Farm Progress

Average land prices have slipped $900 per acre in Minnesota over the past year, according to Farmers National.

Paula Mohr, Editor, The Farmer

June 28, 2016

3 Min Read

Overall average values of crop ground and grasslands have slipped from the highs of several years ago, but are still historically strong, according to Farmers National Company, a farm and ranch real estate company.

Randy Dickhut, Farmers National senior vice president of real estate operations, said ag land acreage for sale is on the low side of normal as some landowners consider whether or not to sell now. Demand to buy land has trended lower over the past few years as buyers are being more cautious, he added.

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According to a survey of company agents, farmers and ranchers, who were the predominant purchasers of land that came on the market during the past decade, are not as aggressive now as compared to recent years. Plus, investor interest in farm and ranch land declined as land values moved higher over the last four to five years. However, individual and fund investors are moving back into the land market as land prices soften.

“With the supply of land for sale being on the low side, the land market is stable at this time. But factors affecting land values can surface over the next few years to move the land market in either direction,” Dickhut said. For example, if acreage available for sale increases due to lower crop and livestock profits, or landowners decide to sell now for various reasons, the land market equilibrium could change, pressuring land prices lower, he said.

In the Northern Plains, Farmers National reported that land values for high quality land declined from June 2015 to June 2016 by $400 per acre average in North Dakota, by $100 per acre average in South Dakota and by $900 average by acre in Minnesota.

Minnesota’s higher average land price decline was a reflection of market adjustment.

“The best and highest priced Minnesota land is in the southern region, near the Iowa border. Those prices had gotten significantly higher than the north. Now those buyers are more cautious and the prices have fallen further, although the auctions in that area are well attended,” said Brian Mohr, Farmers National area sales manager based in Garretson, S.D.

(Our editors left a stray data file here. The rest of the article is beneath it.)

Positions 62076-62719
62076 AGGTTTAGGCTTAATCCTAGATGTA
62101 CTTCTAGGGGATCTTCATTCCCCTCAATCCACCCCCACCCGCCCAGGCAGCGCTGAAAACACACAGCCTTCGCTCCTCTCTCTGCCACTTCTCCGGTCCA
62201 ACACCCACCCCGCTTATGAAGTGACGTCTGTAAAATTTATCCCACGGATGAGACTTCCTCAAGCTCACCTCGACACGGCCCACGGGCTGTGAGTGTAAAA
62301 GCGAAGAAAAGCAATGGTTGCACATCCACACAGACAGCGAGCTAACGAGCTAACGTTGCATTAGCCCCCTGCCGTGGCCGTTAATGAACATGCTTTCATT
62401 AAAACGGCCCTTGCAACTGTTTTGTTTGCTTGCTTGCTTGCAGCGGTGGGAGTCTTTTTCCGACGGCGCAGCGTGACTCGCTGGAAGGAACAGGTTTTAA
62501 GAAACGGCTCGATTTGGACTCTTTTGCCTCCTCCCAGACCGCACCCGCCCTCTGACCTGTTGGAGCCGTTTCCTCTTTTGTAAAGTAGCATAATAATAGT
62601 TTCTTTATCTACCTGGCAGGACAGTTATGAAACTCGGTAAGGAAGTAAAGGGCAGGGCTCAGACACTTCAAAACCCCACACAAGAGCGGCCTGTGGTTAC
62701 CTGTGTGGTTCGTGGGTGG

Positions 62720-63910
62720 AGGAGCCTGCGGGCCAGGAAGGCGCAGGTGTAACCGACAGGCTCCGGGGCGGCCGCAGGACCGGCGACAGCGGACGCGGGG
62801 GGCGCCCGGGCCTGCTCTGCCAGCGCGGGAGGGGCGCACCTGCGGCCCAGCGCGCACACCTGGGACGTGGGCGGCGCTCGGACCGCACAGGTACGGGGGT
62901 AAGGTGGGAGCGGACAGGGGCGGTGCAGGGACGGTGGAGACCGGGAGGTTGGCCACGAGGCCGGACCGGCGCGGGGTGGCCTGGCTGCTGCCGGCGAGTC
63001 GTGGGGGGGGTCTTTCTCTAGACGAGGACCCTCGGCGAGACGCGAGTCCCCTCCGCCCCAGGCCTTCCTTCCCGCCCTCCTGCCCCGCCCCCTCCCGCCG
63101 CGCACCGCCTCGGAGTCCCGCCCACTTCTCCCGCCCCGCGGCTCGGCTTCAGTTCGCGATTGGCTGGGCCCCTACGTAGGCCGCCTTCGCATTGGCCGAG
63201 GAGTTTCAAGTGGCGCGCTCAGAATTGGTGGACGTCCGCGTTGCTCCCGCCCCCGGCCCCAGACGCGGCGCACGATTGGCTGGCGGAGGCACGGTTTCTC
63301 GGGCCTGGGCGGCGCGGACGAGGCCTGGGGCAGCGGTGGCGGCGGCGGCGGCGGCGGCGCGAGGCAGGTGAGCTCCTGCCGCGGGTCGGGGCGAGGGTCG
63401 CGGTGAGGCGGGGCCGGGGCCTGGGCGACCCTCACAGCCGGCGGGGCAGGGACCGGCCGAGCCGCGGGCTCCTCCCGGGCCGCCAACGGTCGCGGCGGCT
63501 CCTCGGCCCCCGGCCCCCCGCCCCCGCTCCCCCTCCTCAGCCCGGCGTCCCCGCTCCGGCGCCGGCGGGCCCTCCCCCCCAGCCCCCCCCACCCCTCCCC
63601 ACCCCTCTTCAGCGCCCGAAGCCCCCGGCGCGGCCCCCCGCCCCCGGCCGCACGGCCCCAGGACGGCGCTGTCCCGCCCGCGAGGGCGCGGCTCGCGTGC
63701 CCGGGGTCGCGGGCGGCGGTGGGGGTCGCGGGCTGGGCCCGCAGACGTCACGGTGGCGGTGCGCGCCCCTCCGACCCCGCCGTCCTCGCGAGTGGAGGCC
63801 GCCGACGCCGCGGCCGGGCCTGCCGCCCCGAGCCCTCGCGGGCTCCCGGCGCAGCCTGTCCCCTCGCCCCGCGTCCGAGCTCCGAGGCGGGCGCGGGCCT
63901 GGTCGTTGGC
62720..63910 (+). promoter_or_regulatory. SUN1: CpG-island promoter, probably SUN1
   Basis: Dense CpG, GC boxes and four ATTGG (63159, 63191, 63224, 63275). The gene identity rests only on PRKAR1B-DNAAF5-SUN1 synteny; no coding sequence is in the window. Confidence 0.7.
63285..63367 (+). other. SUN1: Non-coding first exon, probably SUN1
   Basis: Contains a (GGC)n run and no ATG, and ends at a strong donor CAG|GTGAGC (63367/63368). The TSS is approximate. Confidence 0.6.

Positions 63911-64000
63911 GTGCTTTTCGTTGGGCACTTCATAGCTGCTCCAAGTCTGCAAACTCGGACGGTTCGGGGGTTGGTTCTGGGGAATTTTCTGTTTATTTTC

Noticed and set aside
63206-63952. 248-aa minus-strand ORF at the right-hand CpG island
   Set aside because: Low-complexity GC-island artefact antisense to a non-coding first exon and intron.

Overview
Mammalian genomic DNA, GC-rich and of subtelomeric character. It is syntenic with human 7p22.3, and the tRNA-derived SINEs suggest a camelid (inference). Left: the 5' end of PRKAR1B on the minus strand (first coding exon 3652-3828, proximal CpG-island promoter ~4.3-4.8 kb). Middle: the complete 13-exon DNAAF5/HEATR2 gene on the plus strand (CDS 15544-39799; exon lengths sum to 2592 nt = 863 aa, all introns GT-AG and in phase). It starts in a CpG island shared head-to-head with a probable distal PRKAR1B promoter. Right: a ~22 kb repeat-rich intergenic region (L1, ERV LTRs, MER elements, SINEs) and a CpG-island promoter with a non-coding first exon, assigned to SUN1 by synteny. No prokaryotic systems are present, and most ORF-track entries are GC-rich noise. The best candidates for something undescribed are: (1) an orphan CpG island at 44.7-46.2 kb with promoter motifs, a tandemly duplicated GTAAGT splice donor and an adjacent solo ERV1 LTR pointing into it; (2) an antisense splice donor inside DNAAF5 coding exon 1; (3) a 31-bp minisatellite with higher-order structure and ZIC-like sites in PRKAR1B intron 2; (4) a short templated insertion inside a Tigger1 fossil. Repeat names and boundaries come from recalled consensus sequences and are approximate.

Minnesota auctions east of Fargo in the Red River Valley are well attended and the land is still in high demand, he added. Southern Minnesota land buyers are not as anxious to add acres. Land sales in southern Minnesota have ranged between $5,000 and $8,000, down slightly from last year.

The central portion of western Minnesota sees land values down from their high point, but interest remains strong and top quality land has sold well at auction, Mohr said. A recent sale of 2,000 acres set values at more than $4,100.

Looking ahead through 2017, Mohr predicted that Minnesota land prices will continue be flat or slightly lower, although recent crop price bumps should improve the outlook slightly.

In North Dakota, land prices continue to slide off their peak, Mohr said. Prices in the Red River Valley range from $4,000 to $5,000 per acre for high-quality land. That’s down 15% to 20% from 2014-2015. Prices for marginal land outside the area have seen steeper declines of 20% to 35%. Prices have ranged from $1,500 to $2,500 for poorer quality land.

Land values for top quality land in the southeast portion of South Dakota remained stable from 2015 until now, Mohr said. Even recent auctions for land in this state have shown a slight increase. Prices up to $10,000 per acre have been the norm at well-attended public auctions. However, as you move west, Mohr said, prices drop significantly once you get past the Missouri River pheasant belt.

About the Author(s)

Paula Mohr

Editor, The Farmer

Mohr is former editor of The Farmer.

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